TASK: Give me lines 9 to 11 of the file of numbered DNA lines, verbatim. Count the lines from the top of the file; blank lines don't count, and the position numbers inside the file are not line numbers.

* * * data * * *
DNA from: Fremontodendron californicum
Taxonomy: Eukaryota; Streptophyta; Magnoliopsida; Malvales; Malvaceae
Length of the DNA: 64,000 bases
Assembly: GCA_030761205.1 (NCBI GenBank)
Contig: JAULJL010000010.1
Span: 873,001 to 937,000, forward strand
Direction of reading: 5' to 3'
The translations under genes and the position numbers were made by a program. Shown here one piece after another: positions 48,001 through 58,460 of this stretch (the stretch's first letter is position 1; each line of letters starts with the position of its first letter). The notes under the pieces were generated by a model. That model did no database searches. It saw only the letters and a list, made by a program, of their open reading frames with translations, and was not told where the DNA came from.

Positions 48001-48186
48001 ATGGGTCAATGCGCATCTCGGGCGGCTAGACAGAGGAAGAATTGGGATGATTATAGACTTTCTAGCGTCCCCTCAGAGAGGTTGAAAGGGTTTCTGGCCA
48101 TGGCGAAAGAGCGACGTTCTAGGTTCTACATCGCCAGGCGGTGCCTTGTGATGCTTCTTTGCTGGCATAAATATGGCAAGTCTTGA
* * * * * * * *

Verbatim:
Positions 48001-48186
48001 ATGGGTCAATGCGCATCTCGGGCGGCTAGACAGAGGAAGAATTGGGATGATTATAGACTTTCTAGCGTCCCCTCAGAGAGGTTGAAAGGGTTTCTGGCCA
48101 TGGCGAAAGAGCGACGTTCTAGGTTCTACATCGCCAGGCGGTGCCTTGTGATGCTTCTTTGCTGGCATAAATATGGCAAGTCTTGA